‘The Rosie Effect’ by Graeme Simsion

The Rosie EffectstarstarIn ‘The Rosie Project’, Don Tillman decides that it is time for him to find a wife and so he creates a detailed survey which he thinks will assist him in finding the type of person who he will be most compatible with. Of course at that point in time he meets Rosie, who is nothing at all like the ideal person the survey results would indicate, and yet is everything he needs and wants.

Now in this sequel to ‘The Rosie Project’, Don Tillman has survived ten months and ten days of marriage and has a new project to launch: The Baby Project! Because even though Don reminds Rosie that it is incorrect to say so, she says, “We’re pregnant!” Is Don Tillman ready to become a father and will the ensuing chaos of another challenge to his previously ordered life going to risk the already precarious relationship that he and Rosie have?

‘The Rosie Project’ was brilliant and I loved it, but in ‘The Rosie Effect’ the magic of the original story is lost. I would not bother with this tedious instalment, for it has sadly not delivered at the same level as the first. There are some funny bits, but it is just not worth the slog through 400 pages to find them. As the Guardian reviewer astutely quipped, this sequel (as with many) is twice as long and half as good.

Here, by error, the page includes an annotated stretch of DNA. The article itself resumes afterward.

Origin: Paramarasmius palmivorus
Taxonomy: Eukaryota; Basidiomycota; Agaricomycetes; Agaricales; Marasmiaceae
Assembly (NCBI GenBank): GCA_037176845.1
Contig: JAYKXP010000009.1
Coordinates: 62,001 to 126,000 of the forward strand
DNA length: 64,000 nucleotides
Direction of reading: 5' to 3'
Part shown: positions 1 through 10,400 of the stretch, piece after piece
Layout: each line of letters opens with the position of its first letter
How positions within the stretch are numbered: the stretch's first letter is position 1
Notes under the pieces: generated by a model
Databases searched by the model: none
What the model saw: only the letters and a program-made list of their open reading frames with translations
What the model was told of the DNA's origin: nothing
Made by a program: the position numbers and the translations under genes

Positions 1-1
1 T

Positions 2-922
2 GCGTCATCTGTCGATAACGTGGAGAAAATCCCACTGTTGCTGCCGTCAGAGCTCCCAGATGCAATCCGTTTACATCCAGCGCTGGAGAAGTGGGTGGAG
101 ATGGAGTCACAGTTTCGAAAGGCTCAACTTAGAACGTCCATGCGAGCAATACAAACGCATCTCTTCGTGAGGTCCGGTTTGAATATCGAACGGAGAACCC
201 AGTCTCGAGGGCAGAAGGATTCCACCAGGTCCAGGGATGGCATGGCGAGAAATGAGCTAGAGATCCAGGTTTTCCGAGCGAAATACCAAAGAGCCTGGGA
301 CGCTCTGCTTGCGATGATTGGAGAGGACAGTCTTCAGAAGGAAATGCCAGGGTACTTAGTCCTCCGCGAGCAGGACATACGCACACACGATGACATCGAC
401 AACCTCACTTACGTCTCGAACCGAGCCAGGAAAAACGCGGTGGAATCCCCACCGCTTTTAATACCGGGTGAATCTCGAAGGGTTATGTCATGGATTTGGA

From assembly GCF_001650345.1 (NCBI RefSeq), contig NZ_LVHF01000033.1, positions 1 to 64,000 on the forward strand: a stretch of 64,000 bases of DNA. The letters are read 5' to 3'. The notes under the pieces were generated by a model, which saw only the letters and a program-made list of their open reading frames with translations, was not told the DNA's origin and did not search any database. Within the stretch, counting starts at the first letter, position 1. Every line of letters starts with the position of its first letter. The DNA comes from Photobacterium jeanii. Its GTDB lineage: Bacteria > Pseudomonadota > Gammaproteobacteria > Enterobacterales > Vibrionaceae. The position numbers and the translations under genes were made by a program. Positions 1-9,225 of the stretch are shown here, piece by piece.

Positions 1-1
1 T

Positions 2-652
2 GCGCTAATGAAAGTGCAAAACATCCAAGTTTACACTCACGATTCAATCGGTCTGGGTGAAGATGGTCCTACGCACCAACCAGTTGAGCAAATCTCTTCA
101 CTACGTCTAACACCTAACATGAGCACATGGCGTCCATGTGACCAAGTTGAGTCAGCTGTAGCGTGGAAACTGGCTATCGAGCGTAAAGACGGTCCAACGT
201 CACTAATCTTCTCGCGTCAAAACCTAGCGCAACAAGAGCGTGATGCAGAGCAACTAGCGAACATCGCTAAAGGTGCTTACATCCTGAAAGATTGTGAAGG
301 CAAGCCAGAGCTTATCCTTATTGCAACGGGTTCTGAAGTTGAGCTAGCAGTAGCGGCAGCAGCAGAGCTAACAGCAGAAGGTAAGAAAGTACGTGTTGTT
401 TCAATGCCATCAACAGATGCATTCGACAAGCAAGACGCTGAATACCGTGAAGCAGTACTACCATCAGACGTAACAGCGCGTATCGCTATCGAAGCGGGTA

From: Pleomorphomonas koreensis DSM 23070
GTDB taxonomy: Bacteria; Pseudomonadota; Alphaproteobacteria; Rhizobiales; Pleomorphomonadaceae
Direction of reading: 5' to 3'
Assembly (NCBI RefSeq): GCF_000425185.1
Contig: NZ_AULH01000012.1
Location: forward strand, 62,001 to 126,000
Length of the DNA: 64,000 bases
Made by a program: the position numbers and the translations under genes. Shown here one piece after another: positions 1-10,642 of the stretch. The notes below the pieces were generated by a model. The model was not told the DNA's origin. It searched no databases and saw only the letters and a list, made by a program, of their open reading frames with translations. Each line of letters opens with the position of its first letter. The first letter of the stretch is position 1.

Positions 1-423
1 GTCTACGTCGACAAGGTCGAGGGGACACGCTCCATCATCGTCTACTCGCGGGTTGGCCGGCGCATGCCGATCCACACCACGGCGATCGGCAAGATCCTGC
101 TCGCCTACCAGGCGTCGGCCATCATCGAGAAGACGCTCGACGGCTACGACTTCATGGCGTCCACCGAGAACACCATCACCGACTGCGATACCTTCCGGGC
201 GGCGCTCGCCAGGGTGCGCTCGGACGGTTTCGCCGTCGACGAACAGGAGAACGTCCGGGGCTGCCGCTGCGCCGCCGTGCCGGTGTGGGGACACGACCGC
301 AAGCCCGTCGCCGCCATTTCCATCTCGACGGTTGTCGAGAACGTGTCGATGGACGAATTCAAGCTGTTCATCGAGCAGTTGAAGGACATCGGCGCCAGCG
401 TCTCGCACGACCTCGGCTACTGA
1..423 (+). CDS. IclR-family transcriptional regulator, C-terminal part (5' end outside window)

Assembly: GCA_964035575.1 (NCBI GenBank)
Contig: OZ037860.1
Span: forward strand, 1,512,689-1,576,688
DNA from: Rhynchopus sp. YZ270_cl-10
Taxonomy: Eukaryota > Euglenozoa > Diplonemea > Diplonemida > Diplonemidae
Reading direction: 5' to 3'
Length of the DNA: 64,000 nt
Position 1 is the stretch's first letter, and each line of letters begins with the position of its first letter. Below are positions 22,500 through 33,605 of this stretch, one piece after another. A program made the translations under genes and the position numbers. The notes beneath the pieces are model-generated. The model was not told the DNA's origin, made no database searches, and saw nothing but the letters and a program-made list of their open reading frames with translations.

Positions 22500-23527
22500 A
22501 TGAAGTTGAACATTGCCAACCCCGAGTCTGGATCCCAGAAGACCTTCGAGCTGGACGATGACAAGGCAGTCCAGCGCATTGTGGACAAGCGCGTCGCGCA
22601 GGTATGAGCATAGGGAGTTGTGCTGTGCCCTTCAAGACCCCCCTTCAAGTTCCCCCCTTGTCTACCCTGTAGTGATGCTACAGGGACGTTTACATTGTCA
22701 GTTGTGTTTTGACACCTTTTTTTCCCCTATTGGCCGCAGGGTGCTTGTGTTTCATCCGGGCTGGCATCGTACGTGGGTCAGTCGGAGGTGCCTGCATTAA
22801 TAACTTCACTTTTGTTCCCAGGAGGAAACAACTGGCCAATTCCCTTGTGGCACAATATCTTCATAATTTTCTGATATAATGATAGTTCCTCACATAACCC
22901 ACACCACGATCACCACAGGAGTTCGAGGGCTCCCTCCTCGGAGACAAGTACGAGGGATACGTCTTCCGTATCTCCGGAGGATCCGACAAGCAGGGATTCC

5 responses to “‘The Rosie Effect’ by Graeme Simsion

  1. So disappointed! Loved the first one!

  2. Seemed to me this was just a money maker which made me feel a bit sad all over… so you confirmed my immediate response to this title. Can’t blame the author for trying to cash in …

    • I agree, although I can understand how he might not have wanted to let the characters go just yet, I’m not sure it was just the money (although for the publisher it may have been)! It remains a mystery how some series can go on and on without losing interest at all.

  3. I just noticed I commented on this book… and I suppose that shows that it’s unwise to come to conclusions based on preconceived ideas. I loved this book as an easy read which made me laugh aloud repeatedly — that’s rare.

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